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Old November 19, 2023, 05:07 PM   #1
daan
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Remington Rand 1911A1 -43/-44 markings

Hey there.

I just bought this Remington rand but can't figure out what these stamps mean or where they come from. I have searched but hope someone here can help me decipher them.
I have found out that it is from 1943 - 1944 based on the serial number, but maybe someone here can tell me more. The barrel is a SW replacement based on the number 7791193 but the marking 5 on the frame and the G on the frame and on the mag and the O on the frame.?
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Old November 19, 2023, 07:51 PM   #2
jcj54
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FJA is the inspector stamp, P means proof fired. The other marks are assembler stamps.
The frame has been stippled which affects the value.
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Old November 19, 2023, 09:55 PM   #3
44 AMP
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while improving its "shootability" for some people, the stippling on the frame has basically wrecked the collector value.
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Old November 20, 2023, 09:18 AM   #4
Mike Irwin
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FJA is the inspectors stamp for Col. Frank Atwood, who was the officer in charge of the Rochester Ordnance production district, which included Remington and Ithaca.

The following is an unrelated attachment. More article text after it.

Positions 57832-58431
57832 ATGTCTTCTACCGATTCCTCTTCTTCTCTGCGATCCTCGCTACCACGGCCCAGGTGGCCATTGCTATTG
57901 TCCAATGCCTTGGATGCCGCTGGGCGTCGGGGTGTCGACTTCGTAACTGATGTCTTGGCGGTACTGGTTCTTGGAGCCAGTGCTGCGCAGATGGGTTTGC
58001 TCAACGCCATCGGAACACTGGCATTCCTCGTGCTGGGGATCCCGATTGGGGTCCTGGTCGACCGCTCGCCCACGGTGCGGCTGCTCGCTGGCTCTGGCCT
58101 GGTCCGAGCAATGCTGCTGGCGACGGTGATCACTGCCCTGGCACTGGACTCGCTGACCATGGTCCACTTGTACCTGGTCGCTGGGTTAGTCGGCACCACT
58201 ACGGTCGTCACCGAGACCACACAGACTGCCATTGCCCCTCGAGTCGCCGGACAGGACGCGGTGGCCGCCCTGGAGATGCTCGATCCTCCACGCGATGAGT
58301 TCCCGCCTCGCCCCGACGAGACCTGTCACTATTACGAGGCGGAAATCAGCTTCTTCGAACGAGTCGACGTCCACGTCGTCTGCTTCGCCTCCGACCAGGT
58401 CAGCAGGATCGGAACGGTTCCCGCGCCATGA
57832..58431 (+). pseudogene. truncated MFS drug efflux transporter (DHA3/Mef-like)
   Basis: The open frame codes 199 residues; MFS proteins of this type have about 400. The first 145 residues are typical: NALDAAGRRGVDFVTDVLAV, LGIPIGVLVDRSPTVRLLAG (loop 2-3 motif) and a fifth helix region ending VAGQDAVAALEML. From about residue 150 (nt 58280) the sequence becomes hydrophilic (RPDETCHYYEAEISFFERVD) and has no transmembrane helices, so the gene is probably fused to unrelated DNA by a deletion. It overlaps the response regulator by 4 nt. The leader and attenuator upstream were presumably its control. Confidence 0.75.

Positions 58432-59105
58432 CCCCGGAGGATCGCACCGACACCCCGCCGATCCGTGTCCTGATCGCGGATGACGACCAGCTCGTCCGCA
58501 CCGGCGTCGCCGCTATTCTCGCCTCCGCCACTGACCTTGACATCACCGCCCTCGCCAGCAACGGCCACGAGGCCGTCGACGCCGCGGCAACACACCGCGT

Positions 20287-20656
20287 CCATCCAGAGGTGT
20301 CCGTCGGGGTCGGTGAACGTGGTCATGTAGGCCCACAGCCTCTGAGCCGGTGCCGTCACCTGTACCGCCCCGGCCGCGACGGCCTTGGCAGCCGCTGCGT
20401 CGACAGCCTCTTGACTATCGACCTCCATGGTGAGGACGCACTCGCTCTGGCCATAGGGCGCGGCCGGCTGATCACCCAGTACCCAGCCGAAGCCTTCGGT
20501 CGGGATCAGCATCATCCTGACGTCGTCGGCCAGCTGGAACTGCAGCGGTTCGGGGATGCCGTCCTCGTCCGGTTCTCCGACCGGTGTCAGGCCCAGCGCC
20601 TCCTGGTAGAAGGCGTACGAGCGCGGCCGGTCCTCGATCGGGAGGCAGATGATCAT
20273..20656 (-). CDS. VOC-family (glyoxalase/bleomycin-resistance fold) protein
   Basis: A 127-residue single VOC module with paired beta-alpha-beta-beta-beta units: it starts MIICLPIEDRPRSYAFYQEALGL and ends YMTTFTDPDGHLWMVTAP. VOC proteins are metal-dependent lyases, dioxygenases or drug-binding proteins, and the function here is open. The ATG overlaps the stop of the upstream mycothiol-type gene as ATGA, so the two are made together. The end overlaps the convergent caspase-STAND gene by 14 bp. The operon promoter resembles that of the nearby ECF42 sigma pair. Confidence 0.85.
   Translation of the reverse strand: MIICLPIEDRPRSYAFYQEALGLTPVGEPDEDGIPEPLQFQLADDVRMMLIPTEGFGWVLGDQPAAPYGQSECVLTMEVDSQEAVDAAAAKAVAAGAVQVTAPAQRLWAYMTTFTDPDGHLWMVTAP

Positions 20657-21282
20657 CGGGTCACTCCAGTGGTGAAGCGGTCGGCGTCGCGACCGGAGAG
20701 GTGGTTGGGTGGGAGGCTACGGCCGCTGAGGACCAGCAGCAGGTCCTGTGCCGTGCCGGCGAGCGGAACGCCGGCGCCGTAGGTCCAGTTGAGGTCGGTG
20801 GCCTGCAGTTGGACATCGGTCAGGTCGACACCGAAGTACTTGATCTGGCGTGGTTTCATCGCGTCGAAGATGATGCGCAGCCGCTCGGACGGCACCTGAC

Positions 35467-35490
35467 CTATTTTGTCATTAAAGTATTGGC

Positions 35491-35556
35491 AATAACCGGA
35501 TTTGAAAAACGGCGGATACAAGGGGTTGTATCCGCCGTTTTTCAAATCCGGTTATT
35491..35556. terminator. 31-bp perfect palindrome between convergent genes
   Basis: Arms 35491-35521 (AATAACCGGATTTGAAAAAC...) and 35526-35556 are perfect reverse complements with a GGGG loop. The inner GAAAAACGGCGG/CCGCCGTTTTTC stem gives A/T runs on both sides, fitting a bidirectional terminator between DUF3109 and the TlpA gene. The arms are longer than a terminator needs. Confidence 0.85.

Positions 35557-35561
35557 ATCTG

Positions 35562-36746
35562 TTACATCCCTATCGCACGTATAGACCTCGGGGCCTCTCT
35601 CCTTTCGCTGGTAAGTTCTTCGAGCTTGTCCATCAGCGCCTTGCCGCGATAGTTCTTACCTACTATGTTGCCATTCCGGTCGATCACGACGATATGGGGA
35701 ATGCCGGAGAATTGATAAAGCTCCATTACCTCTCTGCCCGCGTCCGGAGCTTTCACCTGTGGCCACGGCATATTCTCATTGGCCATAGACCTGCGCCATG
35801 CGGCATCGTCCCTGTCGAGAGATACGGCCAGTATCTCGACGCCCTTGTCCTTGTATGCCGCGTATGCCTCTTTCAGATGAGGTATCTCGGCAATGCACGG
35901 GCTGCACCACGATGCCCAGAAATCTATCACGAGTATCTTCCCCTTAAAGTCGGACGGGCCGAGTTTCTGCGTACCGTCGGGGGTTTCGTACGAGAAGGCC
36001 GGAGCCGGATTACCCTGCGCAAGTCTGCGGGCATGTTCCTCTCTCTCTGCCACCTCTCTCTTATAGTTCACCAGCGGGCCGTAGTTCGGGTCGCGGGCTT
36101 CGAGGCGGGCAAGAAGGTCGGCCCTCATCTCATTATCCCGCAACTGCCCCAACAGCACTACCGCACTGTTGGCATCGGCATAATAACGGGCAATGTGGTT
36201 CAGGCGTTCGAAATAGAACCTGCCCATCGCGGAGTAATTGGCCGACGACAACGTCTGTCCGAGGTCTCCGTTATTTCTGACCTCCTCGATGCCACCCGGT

You'll see his stamps on M1 carbines, M1903A3 rifles, and a host of Remington firearm models that were accepted for military service.
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Old November 20, 2023, 12:19 PM   #5
daan
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thanks for your info.. I am still looking for something on number 5 on the Frame. I see some Remingtons have numbers there but what dos it mean and why. Yes the stippled part is not standard but still a nice gun.
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Old November 20, 2023, 08:10 PM   #6
Lurch37
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In one of my Clawson books, in the Remington Rand section, he states, "beginning shortly after serial number 1300000, various numbers and/or letters were stamped on the sides of the trigger guard to signify factory inspections.

Also, the 3rd type slide marking and NO. serial number prefix of your pistol signifies new production after the plant shutdown.

I can also see a faint Ordnance Dept. "crossed cannon" to the rear of the right grip which is the Final Inspection Mark.
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Old November 20, 2023, 10:41 PM   #7
Jim Watson
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“5” is likely the assembler or inspector’s stamp.
You know, like the slip you used to find in the pocket of a new pair of slacks.
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